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Bonds gain after inflation rises less than forecast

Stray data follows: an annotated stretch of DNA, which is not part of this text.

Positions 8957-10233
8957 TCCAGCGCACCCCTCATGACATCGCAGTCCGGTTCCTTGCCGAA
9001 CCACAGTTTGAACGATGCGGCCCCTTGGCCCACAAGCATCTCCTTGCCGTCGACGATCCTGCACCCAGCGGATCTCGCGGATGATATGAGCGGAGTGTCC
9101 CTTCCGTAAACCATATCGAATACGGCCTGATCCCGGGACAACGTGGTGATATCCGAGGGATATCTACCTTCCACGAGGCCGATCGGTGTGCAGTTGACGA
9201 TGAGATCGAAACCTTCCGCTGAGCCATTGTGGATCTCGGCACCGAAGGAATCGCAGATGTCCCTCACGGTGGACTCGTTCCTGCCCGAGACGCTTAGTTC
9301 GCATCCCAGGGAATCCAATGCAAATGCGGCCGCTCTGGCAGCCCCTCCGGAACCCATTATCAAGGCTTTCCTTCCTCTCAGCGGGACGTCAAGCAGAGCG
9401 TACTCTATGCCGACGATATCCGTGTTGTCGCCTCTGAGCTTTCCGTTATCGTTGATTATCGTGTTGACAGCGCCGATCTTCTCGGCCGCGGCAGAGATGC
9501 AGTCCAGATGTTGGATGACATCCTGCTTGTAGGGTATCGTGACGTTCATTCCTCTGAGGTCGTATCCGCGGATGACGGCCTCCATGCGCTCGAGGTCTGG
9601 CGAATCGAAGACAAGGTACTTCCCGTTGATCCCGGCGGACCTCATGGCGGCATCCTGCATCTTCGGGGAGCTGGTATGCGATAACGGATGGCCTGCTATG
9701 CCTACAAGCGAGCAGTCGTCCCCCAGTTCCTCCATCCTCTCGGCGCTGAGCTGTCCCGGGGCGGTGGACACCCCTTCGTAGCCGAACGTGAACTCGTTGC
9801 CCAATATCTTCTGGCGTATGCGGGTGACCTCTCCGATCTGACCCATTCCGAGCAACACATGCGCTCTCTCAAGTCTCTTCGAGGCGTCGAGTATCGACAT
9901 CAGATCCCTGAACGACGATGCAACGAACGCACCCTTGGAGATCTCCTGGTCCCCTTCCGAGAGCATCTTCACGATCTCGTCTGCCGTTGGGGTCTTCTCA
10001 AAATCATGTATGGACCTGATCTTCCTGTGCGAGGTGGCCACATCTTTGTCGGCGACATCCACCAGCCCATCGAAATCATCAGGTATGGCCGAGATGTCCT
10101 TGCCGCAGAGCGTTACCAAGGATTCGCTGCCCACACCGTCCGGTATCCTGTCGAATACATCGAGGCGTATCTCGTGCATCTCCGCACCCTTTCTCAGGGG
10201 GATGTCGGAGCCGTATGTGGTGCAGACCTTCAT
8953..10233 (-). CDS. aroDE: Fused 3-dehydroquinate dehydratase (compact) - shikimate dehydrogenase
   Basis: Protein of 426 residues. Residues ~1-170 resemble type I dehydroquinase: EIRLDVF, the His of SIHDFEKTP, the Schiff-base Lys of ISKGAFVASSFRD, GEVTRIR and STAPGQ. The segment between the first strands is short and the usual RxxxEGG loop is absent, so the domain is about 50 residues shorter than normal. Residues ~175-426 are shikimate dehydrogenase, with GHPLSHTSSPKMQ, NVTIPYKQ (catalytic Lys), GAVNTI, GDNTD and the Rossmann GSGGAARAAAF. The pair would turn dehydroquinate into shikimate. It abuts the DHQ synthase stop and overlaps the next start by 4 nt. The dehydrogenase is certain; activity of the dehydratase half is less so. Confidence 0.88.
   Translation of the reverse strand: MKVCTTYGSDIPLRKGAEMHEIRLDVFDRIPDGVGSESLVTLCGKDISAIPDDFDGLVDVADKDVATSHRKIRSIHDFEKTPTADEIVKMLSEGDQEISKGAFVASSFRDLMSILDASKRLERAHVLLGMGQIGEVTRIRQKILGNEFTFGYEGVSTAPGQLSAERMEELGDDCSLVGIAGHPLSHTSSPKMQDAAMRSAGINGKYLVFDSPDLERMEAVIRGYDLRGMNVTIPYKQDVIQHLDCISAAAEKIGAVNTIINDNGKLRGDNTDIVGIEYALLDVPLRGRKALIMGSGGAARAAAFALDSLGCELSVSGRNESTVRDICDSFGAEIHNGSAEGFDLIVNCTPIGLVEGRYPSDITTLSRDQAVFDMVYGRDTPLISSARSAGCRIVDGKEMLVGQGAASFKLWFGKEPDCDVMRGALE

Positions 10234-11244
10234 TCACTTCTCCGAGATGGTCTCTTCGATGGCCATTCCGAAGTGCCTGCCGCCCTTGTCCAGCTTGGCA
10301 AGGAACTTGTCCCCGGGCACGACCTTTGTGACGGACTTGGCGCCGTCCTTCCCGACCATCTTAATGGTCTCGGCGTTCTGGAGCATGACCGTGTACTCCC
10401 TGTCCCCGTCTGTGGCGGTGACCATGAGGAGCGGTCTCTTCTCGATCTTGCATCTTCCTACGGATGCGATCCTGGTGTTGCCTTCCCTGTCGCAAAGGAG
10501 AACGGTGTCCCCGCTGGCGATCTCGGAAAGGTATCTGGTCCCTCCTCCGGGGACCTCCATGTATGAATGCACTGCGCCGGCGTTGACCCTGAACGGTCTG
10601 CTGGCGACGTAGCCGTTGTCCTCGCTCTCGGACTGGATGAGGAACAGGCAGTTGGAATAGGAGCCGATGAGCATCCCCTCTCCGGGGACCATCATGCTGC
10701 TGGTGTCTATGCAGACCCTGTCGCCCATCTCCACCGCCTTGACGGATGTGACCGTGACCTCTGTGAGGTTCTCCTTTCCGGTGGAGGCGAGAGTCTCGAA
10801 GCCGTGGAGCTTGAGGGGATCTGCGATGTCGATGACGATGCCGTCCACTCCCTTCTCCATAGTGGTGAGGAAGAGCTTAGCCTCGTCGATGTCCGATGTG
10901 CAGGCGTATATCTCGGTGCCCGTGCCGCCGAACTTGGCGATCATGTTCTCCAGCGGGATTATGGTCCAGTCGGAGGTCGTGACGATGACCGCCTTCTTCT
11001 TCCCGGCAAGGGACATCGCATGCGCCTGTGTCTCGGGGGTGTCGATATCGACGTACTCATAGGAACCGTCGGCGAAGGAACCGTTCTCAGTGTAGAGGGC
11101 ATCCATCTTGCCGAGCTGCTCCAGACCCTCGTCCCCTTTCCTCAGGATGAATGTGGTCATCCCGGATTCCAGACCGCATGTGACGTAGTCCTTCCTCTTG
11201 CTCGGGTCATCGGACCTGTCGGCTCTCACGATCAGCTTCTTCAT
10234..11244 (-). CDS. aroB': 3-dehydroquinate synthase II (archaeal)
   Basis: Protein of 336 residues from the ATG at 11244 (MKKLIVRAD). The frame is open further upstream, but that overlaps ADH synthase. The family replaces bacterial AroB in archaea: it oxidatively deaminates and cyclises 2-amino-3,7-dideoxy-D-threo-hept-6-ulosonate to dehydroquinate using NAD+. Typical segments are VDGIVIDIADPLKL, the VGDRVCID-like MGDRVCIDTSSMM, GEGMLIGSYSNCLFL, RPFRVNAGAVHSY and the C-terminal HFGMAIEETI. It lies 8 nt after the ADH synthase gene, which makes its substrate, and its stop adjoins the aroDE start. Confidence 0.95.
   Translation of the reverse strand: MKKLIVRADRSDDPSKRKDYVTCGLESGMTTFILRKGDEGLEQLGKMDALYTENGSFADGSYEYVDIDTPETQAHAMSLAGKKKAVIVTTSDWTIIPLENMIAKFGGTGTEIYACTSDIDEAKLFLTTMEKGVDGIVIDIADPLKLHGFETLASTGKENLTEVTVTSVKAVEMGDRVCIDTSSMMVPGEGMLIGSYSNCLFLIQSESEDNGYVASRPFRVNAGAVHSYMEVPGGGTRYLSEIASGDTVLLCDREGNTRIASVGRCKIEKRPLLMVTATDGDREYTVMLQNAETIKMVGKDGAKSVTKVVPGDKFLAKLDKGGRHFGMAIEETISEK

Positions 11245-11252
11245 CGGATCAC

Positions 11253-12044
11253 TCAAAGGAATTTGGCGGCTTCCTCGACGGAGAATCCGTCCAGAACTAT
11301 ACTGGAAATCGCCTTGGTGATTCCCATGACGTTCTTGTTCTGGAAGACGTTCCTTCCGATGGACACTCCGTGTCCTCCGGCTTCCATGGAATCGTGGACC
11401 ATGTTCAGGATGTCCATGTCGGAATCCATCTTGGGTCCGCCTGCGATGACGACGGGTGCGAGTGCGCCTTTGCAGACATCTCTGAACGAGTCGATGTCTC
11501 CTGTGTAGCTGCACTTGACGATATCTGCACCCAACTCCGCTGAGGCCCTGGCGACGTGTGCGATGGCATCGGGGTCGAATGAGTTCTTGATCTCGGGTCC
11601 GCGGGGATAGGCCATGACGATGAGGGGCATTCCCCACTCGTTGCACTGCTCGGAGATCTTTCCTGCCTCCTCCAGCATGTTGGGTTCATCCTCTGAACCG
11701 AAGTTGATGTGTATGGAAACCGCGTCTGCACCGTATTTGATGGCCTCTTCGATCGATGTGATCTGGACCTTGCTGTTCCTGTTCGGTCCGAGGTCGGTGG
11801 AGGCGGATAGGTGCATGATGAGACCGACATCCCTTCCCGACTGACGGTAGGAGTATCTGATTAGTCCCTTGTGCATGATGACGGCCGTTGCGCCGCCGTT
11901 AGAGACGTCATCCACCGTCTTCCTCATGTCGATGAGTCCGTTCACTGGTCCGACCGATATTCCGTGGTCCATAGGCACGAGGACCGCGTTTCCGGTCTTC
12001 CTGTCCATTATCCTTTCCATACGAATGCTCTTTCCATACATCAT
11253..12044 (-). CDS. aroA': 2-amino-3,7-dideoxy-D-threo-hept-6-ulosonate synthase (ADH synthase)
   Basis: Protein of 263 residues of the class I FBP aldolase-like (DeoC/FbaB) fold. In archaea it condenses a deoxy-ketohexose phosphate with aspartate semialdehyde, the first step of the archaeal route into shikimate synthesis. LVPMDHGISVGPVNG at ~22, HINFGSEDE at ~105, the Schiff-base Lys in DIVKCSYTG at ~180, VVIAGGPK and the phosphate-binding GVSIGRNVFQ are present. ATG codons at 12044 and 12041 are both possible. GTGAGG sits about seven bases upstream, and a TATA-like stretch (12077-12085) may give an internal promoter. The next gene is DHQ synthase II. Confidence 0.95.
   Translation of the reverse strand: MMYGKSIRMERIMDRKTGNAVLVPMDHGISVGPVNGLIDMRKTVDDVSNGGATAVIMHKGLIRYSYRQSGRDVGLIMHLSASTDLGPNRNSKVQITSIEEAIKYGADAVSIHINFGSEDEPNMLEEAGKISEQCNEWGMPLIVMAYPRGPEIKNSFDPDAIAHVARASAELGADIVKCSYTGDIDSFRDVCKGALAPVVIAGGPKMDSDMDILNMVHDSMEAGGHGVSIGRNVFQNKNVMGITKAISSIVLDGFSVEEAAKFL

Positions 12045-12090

Hungarian bonds gained after a government report showed consumer prices rose less than expected in September, fueling speculation the central bank will cut interest rates for a 10th time this year. The core inflation measure, which strips out volatile food and fuel costs and has been used by the central bank as a reason to lower rates, fell to 1.5% from 1.7% in August, the Central Statistics Office (KSH) said today. ``The figures probably mean the chances of further rate cuts have increased and that's positive for the bond market,'' said Beat Siegentaler, senior strategist at TD Securities in London. ``There's been increasing worries the bank may not be able to cut. It seems from the inflation side there's no problem.'' The yield on Hungary's benchmark three-year bond fell 6 basis points, or 0.06 percentage point, to 6.30% as of 9:55 a.m. in Budapest. The price of the 6.5 percent securities rose 0.14 to 100.434. The yield on the benchmark 2015 bond fell 10 basis points to 6.28 %. Hungary's September annual inflation rate was 3.7%, from 3.6% in August, the statistics office said. The figure was expected at 3.8%, according to the median estimate of seven economists in a Bloomberg survey. The central bank has lowered the benchmark interest rate to 6 % in 16 steps from 12.5% in March 2004 as inflation slowed. Hungary's rate is still the highest among the 25 nations in the European Union.